OPTICALLY-ACTUATED MECHANICAL DEVICES
According to embodiments, an optically-actuated mechanical device comprises at least one deformable section formed of: an element including an intrinsic stress differential or gradient, the stress tending to urge deformation of one portion relative to another portion; and an optically-sensitive material which is configured to (i) initially prevent deformation of the device, and (ii) upon sufficient heating by absorbing optical energy allows the element to deform. The devices may be incorporated into various devices and apparatuses for select, non-contact actuation using only optical energy, for example, via light, from one or more lasers. Methods for fabricating and actuating such devices are also disclosed.
This application claims the benefit of U.S. Provisional Patent Application No. 61/839,572 filed on Jun. 26, 2013, which is herein incorporated by reference in its entirety for all purposes.GOVERNMENT INTEREST
Governmental Interest—The invention described herein may be manufactured, used and licensed by or for the U.S. Government. Funding of research underlying the innovative technology of this invention came, at least in part, from Contract No. W911NF-09-2-0065.FIELD OF INVENTION
Embodiments of the present invention generally relate to micro-mechanical actuator devices, such as MEMS, and more particularly to optically-actuated mechanical devices and the actuation thereof.BACKGROUND
Micro-electrical-mechanical systems (MEMS) have been incorporated into many systems, for various civilian and military applications. Many MEMS actuators use direct electrical, pneumatic, or fluidic actuation. These direct actuation means, however, require large, bulky modules, which can be difficult to integrate within micro-systems, such as batteries or power supplies. Photovoltaic cells are used for optical-to-electrical energy conversion. However, voltage outputs are typically low, and overall photovoltaic optical-to-electrical conversion efficiencies are typically very low (e.g., 10%, up to 22% for specific wavelengths, and over 40% for cooled, multi-junction, commercial research cells).
Electromagnetic power transfer via radio frequency (RF) energy has been used an alternative to wires, pneumatic lines, or other tethers to the system. But, these systems have shown low efficiency of RF power transfer due to the small-sized antennas which must be with micro-systems. Additionally, thermal or chemical activation mechanisms also have been proposed as alternatives, but these have not been found to be readily controlled in a practical manner.
Researchers have demonstrated direct optical-to-mechanical wireless actuation schemes. For example, some have used polymer/carbon nanotube (CNT) composites which exploit the absorption characteristics of CNTs to cause a conformal change and significant strain therein as a result of a thermal expansion coefficient mismatch. Polarized light has been used to interact with liquid crystal elastomeric films which exhibit localized cross-linking or other phase changes leading to mechanical shrinkage, and which can be reversed by irradiating with light of a different wavelength. Non-polarized light has also been shown to cause localized shrinkage of shape memory polymers, such as pre-stressed polystyrene, through patterning of an optically absorbing material. And selective laser ablation of indium-tin oxide films has been used to form interesting folded structures controlled by laser positioning and fluence.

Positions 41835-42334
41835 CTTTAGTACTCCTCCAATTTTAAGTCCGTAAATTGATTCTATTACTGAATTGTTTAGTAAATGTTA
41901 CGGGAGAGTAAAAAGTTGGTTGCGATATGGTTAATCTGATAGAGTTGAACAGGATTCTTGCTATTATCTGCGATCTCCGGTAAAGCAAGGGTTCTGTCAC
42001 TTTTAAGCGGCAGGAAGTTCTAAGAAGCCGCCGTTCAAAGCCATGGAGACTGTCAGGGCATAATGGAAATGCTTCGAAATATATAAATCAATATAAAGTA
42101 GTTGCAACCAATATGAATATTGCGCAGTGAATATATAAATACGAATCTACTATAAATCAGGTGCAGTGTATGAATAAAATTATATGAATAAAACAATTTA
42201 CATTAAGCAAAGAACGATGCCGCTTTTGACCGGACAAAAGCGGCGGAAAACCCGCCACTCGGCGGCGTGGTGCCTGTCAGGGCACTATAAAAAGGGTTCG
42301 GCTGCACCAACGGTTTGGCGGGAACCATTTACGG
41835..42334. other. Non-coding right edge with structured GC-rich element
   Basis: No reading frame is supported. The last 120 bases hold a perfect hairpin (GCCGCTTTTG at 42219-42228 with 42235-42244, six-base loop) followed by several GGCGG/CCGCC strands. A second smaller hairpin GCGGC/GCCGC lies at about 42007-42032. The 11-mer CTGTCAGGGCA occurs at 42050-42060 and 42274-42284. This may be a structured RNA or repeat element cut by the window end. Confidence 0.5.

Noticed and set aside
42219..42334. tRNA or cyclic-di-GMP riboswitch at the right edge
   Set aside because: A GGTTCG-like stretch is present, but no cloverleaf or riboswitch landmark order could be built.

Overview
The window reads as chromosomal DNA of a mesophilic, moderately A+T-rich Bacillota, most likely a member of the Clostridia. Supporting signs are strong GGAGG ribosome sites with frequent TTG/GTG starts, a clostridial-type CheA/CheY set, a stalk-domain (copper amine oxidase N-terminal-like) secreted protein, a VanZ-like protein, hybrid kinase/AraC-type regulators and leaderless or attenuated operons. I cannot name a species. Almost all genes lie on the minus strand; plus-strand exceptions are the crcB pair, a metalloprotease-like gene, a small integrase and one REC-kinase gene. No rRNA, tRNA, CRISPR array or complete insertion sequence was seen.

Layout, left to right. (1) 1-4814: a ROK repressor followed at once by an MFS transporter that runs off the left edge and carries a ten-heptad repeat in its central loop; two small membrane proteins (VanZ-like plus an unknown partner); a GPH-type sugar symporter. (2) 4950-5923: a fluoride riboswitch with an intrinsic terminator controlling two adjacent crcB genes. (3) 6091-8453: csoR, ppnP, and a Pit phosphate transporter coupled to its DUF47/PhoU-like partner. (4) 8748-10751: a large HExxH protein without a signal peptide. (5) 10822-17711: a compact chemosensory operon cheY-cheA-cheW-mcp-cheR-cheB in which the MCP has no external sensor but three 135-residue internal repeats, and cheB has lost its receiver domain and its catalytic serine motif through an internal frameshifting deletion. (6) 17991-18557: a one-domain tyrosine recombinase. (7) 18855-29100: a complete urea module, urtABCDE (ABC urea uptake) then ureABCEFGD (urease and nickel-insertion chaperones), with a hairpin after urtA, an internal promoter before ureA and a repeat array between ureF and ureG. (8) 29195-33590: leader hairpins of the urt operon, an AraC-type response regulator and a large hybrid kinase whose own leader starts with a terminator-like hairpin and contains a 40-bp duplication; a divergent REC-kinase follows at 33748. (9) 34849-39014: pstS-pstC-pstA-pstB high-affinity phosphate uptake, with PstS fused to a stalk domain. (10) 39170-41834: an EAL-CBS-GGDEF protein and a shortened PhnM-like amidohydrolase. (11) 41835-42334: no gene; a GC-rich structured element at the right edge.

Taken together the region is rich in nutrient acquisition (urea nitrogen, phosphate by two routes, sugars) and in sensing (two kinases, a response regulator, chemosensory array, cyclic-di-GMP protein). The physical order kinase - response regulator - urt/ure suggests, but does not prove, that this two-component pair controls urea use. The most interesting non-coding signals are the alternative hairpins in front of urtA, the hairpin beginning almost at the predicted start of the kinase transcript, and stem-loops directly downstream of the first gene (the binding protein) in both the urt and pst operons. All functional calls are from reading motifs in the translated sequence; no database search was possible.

However, each of these conventional examples of optical actuation may be characterized as requiring either high irradiance levels (e.g., >1 W/cm2), long actuation times (10's to 100's of seconds), bulk films and/or materials which are not readily amenable to lithographic patterning and micro-fabrication.BRIEF SUMMARY OF THE INVENTION
Various embodiments of the present invention are directed to optically-actuated mechanical devices and actuation thereof. According to embodiments, an optically-actuated mechanical device comprises at least one deformable section formed of: an element including an intrinsic stress differential or gradient, the stress tending to urge deformation of one portion relative to another portion; and an optically-sensitive material which is configured to (i) initially prevent deformation of the device, and (ii) upon sufficient heating by absorbing optical energy allows the element to deform. The element may be comprised of a single layer having a surface treatment to create residual stress in the element. Alternatively, the element may be comprised of a multilayer structure formed of at least two layers having different levels of residual stress to create residual stress in the element.
In some instances, the optically-sensitive material comprises 1) an optically-sensitive polymer which, by absorbing optical energy, softens, and/or 2) a thermally-sensitive shape memory alloy (SMA) which, by absorbing optical energy, heats above its transition temperature causing it to deform. The optically-sensitive polymer is configured to soften with light of a predetermined wavelength. For example, the SMA may comprise a Nitinol alloy. Upon cooling, the optically-sensitive material maintains its configuration.